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The area below Block 37 was in the mix as a potential site for Elon Musk’s express train to O’Hare.

Rich Hein/Sun-Times

The ones that got away

Projects and promises we expected to materialize in the 2010s that fizzled out.

There were a lot of projects and promises made by various politicians in the 2010s. Here were the biggest ventures we expected to materialize that ended up fizzling out.

Amazon HQ2

Starting in the fall of 2017, Amazon pitted 20 cities against each other to compete for its coveted “HQ2,” the retail giant’s second headquarters, and for the 50,000 new jobs it promised to bring with it. Despite our best efforts to woo the retail giant to the Second City — and rumored interest from the company in “The 78,” the 62-acre riverfront property between the South Loop and Chinatown — Amazon decided to bring its second campus to the East Coast instead.

Lucas Museum

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This file artist rendering released Sept. 17, 2015, by the Lucas Museum of Narrative Art shows the proposed museum in Chicago.

Lucas Museum of Narrative Art via AP, File

In June 2014, Star Wars creator George Lucas announced he had chosen Chicago to house his Lucas Museum of Narrative Art, and renderings proposed a futuristic white structure overtaking Soldier Field’s south parking lot. A war broke out between Friends of the Parks and the Chicago Park District, with the latter calling the former’s “outrageous” list of demands “nothing short of extortion.” The battle became too contentious for Lucas’ taste, and he decided to park his spaceship elsewhere. We ran an editorial with the headline “Ugly parking lot victorious over Lucas Museum.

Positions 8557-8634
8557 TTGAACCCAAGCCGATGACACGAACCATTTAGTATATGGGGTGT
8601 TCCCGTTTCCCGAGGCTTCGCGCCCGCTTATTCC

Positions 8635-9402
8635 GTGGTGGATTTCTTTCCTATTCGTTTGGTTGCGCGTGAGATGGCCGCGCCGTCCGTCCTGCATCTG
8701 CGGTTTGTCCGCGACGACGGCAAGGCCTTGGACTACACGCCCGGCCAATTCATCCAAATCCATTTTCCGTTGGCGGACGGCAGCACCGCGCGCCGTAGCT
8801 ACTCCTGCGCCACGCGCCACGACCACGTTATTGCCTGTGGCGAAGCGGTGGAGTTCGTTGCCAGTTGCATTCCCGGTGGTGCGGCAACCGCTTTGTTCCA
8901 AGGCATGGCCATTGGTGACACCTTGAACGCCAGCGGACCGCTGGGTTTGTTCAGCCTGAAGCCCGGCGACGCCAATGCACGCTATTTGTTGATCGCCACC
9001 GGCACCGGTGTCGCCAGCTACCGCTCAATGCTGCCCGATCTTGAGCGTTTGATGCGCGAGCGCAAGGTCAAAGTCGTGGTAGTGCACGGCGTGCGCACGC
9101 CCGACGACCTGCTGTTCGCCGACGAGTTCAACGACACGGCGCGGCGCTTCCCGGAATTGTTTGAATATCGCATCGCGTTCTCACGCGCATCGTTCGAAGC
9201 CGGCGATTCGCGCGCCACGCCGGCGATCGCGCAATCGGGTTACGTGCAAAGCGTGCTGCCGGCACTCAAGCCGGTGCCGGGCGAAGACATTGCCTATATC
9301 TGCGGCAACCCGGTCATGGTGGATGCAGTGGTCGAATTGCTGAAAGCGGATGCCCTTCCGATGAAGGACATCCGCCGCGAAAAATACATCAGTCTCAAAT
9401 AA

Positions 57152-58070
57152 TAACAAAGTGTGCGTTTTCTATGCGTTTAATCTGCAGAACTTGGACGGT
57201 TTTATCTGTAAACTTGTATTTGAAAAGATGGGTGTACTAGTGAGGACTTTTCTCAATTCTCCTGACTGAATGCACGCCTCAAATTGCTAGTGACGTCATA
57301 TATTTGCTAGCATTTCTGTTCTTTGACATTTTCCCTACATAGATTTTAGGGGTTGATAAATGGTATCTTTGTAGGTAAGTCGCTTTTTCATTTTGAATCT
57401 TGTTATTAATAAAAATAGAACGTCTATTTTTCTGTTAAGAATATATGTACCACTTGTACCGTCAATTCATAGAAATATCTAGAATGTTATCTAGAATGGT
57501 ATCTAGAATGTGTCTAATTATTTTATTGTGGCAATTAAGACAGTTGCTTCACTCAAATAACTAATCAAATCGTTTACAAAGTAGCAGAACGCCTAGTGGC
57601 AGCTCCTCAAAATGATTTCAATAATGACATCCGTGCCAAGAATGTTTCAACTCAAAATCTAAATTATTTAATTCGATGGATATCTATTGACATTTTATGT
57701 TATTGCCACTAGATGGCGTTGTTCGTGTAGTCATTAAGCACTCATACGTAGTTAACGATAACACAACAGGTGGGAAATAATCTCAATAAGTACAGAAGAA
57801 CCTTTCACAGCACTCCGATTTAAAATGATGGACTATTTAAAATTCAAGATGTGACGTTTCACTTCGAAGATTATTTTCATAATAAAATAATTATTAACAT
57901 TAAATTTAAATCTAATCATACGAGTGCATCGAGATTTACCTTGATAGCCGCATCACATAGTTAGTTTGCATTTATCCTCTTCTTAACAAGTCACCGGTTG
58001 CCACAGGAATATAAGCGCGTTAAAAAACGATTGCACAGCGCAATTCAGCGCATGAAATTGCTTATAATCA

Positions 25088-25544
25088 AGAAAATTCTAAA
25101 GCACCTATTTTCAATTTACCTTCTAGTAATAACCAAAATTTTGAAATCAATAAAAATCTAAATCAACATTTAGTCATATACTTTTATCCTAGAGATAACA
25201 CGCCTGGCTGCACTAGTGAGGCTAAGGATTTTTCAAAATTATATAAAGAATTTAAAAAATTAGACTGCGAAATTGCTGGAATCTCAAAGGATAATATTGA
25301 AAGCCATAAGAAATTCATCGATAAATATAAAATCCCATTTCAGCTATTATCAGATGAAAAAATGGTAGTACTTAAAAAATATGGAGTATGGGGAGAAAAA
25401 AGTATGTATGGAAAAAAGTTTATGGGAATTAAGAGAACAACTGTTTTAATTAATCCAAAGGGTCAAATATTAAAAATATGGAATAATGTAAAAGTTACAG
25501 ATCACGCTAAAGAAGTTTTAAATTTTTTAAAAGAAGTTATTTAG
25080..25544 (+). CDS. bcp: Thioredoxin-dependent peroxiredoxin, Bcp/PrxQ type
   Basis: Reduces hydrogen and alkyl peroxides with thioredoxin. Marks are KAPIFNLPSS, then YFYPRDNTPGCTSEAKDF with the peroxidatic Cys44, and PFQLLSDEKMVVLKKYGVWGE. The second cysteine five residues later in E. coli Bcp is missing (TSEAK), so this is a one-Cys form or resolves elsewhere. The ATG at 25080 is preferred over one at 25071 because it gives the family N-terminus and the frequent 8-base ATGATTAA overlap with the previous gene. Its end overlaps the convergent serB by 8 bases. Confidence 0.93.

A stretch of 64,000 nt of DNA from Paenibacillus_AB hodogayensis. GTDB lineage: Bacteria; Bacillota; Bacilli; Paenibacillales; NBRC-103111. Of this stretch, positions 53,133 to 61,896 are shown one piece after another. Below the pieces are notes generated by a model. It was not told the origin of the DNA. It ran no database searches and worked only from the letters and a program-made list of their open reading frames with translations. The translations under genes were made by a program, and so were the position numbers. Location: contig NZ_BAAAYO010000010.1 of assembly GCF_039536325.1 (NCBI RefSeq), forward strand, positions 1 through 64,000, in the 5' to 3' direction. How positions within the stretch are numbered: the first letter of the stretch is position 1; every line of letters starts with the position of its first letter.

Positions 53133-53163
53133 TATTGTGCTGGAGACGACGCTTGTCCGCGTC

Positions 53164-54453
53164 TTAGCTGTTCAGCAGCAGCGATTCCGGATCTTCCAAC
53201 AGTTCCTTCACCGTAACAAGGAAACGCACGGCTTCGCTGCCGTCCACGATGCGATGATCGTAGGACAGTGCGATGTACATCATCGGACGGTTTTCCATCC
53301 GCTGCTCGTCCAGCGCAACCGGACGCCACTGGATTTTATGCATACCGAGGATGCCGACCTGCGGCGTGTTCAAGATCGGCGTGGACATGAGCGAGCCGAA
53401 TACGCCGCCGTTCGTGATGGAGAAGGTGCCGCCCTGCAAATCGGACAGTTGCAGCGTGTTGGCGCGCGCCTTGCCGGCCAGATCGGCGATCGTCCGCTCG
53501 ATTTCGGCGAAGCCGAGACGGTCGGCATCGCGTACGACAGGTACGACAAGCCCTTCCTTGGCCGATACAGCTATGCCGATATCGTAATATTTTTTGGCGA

Casino

Chicago has been seeking the elusive casino for more than a quarter of a century — and crapping out every time. Daley made his first full-throated casino pitch in 1992, nearly a year after he first softened his earlier opposition. New Gov. J.B. Pritzker signed a gambling bill into law over the summer that cleared the way for a Chicago casino, but a consultant ultimately concluded the prescribed tax rate was too “onerous” to attract developers. Changing the tax structure would require General Assembly action, which Lightfoot couldn’t secure before the legislative deadline. Maybe the 2020s will be the decade it finally happens.

Elon Musk high-speed train to O’Hare

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A city official says the tunnels drilled by The Boring Company are lined with Interlocking concrete pieces, as seen in this picture posted on The Boring Company’s website.

The Boring Company

After years of imagining a high-speed rail line that could connect downtown to O’Hare Airport, the city seemed poised to make it a reality when it announced a partnership with billionaire Elon Musk’s The Boring Company to build a “Tesla-in-a-tunnel” that promised to make the trip in just 12 minutes. Mayor Rahm Emanuel expressed every confidence in Musk, who he said “doesn’t like to fail.” But fail he did. Now, the CTA could be forced to repay federal grant money used to retire bonds that bankrolled the construction of the still-empty super-station beneath the Block 37 mixed-use project in the Loop.

Rauner’s turnaround agenda

From his earliest days on the campaign trail, former Gov. Bruce Rauner stressed his belief that the only way for Illinois to break free from its “fiscal status quo” was to grow the economy by making the state more business-friendly. He called for sweeping reforms, including the imposition of term limits for legislators, a freeze on local property taxes, and workers’ compensation cuts. Digging in his heels on these issues spurred a budget showdown that left the state without a spending plan for two years. Rauner’s Turnaround met an about-face when he lost his reelection bid to Democrat J.B. Pritzker in 2018.

This story is a part of a larger series called Decade in Review. For more features that reminisce on the 2010s, click here.

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